In my opinion, Christmas dinner sounds best in Jamaica. Admittedly, this is mainly because I can't stand the taste of fish unless it is in finger form, but also because I really do like the sound of curried goat!
I realise I said I would be doing a few things on the blog which I happen to not have actually done. It's really not the best work ethic I've got going on with the Guide, but I'm afraid to say that this year school work takes priority. And when I say work, I mean work. I should probably be doing school stuff right now in fact, but I figured that a little blog post might help chill me out a bit.
So, as promised, here is the long awaited Brother & Bones interview. The reason it's taken me so long to get this up on the blog is mainly due to the fact that the phone line was so bad while I was interviewing the lead singer (Rich Thomas) that half of my questions now don't have answers. I tried getting in contact with the band again via email, but I've had no luck. I'm going to put this down to them being busy on tour...
I was pretty nervous about interviewing Rich at the start, though I really needn't have been. What I should have been worrying about was how long it would actually take to get the interview done and dusted. It took three attempts before I managed to get all my questions answered. Why? Well, the first time I phoned, the tour manager had been left in the dark about the whole interview arrangement so I was asked to call back later. When I did call back, the phone line was so bad I ended up rescheduling in the hope that the signal would be better once the band had reached Dundee (where they were to be performing that evening). Unfortunately, as I later realised, it wasn't actually the signal that was mucking up the sound quality of the phone. All the crackling and cutting out was down to the fact that my house phone is a bit of a diva when it comes to loudspeaker.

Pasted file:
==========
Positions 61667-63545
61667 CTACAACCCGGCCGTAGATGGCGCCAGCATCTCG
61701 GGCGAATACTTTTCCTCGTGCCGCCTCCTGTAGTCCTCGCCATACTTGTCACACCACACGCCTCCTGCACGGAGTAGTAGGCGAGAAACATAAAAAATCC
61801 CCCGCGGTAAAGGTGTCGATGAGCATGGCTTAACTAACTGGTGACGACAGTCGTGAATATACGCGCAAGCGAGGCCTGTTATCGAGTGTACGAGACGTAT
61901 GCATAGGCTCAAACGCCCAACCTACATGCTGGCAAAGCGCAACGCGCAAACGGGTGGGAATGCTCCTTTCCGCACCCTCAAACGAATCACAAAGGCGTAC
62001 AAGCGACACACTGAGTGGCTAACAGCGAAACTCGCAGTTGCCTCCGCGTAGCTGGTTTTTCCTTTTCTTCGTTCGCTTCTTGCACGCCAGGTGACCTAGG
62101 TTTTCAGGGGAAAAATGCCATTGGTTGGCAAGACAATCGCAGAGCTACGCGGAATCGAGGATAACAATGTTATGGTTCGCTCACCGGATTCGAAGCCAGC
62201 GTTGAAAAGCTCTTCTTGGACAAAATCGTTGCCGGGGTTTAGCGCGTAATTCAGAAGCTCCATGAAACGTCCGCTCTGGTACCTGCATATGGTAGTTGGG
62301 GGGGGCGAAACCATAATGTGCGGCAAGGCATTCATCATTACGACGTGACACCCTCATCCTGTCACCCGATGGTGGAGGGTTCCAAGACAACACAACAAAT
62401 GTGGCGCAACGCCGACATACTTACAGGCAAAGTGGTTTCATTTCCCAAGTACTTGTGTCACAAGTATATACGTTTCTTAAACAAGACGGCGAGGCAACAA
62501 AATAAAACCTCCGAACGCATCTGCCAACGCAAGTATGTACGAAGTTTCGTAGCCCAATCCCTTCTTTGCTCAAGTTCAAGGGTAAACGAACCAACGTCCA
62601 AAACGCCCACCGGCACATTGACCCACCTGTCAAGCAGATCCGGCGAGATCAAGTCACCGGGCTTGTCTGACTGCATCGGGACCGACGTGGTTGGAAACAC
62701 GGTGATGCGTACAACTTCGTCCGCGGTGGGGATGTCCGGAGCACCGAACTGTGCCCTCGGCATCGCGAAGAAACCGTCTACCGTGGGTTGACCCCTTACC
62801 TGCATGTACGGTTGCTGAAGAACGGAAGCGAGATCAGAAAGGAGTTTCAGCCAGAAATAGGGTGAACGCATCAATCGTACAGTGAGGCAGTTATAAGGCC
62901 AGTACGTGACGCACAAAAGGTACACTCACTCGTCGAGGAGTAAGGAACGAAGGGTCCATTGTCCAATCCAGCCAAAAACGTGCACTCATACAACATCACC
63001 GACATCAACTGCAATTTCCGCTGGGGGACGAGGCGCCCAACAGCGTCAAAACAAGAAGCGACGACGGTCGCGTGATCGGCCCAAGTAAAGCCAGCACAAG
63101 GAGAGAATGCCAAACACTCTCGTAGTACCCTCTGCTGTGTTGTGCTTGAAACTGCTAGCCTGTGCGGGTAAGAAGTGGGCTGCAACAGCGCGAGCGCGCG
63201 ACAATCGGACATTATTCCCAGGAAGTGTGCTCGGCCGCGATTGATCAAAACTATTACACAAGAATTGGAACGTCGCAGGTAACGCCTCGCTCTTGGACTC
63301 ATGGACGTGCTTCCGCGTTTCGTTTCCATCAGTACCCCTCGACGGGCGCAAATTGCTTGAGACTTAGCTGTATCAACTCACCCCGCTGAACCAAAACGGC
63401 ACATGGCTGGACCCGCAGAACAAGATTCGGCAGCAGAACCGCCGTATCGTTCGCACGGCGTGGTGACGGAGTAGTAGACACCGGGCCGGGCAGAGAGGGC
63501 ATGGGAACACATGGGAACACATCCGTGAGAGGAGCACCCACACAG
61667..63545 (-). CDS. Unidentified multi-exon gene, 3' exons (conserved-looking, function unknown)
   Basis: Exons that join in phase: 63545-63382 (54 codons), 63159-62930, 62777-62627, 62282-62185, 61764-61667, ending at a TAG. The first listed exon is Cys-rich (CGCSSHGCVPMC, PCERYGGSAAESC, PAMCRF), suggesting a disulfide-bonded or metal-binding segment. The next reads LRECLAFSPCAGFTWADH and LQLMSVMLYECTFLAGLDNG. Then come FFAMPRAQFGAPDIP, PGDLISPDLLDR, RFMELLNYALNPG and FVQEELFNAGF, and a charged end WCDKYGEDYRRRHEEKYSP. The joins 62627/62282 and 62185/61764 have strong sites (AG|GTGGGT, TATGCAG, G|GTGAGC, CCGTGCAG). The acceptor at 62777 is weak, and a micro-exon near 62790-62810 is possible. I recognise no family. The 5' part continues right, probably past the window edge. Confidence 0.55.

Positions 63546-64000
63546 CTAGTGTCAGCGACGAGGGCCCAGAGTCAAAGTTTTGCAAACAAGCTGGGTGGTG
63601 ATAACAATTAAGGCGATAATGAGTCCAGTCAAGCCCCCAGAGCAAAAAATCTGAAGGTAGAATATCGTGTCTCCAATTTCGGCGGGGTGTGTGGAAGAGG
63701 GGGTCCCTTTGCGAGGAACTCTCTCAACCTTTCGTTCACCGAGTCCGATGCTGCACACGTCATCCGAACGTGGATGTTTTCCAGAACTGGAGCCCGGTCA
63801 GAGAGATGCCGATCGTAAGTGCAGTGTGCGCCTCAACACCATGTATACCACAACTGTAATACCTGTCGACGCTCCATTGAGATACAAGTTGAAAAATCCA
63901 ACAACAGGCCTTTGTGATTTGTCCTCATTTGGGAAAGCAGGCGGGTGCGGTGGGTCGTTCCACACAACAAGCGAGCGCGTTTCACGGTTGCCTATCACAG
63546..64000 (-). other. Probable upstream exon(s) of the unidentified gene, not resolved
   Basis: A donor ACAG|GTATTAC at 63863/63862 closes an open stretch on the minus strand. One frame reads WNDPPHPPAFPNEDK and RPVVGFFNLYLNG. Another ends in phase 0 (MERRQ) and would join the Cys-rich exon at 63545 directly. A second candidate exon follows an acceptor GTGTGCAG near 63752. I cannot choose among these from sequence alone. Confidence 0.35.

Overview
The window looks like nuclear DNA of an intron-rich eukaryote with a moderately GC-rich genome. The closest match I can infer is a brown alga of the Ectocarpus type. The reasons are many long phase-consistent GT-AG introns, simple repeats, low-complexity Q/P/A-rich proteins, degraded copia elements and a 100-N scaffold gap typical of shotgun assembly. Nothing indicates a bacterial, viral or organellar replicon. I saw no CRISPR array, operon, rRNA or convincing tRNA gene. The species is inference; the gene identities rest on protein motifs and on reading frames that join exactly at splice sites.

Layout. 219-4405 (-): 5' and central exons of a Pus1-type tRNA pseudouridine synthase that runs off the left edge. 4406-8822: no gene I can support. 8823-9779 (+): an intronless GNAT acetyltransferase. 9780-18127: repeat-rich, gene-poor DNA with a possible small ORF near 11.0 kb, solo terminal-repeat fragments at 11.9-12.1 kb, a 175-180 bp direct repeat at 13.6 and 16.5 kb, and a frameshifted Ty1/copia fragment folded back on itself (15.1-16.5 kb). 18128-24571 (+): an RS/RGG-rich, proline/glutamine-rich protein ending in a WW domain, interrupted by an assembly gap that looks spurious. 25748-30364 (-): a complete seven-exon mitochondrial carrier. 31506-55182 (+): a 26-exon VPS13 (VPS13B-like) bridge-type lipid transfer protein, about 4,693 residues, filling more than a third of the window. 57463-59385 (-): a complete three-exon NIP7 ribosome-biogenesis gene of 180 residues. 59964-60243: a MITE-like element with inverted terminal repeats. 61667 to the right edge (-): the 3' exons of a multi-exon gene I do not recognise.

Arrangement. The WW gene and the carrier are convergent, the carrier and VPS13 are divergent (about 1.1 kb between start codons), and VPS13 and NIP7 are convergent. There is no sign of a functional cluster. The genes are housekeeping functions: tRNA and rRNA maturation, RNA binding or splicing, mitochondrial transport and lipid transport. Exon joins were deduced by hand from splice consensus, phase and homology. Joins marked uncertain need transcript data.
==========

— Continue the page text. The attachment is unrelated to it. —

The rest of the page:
That said, I did have a lot of fun doing the whole interview and I got some pretty good stuff out of it. So, without further ado, here it is:
When I saw your gig in Manchester, you were playing in quite a small venue, but you’ve played for large festivals too. Do you find you have to change the way you perform for festivals as opposed to smaller venues?
“Yes. On small stages in small venues, in terms of space, you don’t have the same kind of freedom as you would at a big festival. Just by definition it’s different. We have to find a way for our music to come across as best it can. In a small venue you can’t have the guys playing on their drums as loud as they possibly can, but on a big festival stage, you have that freedom and you can get away with it. In a small venue you’ve got to allow room – in terms of volume – for other stuff to come through. As long as we don’t have to compromise on delivering our songs the way they should be played, that’s fine. Obviously every band has to be able to play smaller venues and we love both for different reasons.”
Do you find yourself missing family and friends when you’re on tour?
“Yeah, I suppose it’s a bit of a double edged sword in that way. We have people we’re missing back home like girlfriends and family but the fact that the band is pretty much a family makes up for that. That sounded cheesy, but it makes sense. You’re going to be working away from home a lot of the time, like most musicians do, so you need that. We do get to be at home, but we go on the road as well, and that’s just the way it is. It’s the lifestyle we chose and we chose it for a reason – because we love music. It’s not for everyone and people’s ideas of being on the road are probably slightly different to the reality. It’s hard work. We do a lot of driving and lugging gear around and eating a lot of shit food. We’re quite used to staying up until 2 in the morning and then getting up and 10. That’s our lifestyle. A lot of people couldn’t handle that and having to perform every night.”
(couldn’t make out much of this)
“I met Rob ages ago in Cornwall. We’ve just played music together forever really. We all met through the London music scene and we started jamming and it just worked out.”
What influences your music?
(same with this one)
“That’s quite a broad question really, but in general, from my point of view, it’s kind of hard not to be influenced by everything and every day. That sounds pretty cheesy as well. I grew up listening to a lot of older music – my mum used to listen to Motown stuff. I’m used to my family sitting down together and playing guitars, so that’s my background. We all love a bit of modern music as well, but it’s a collective thing.”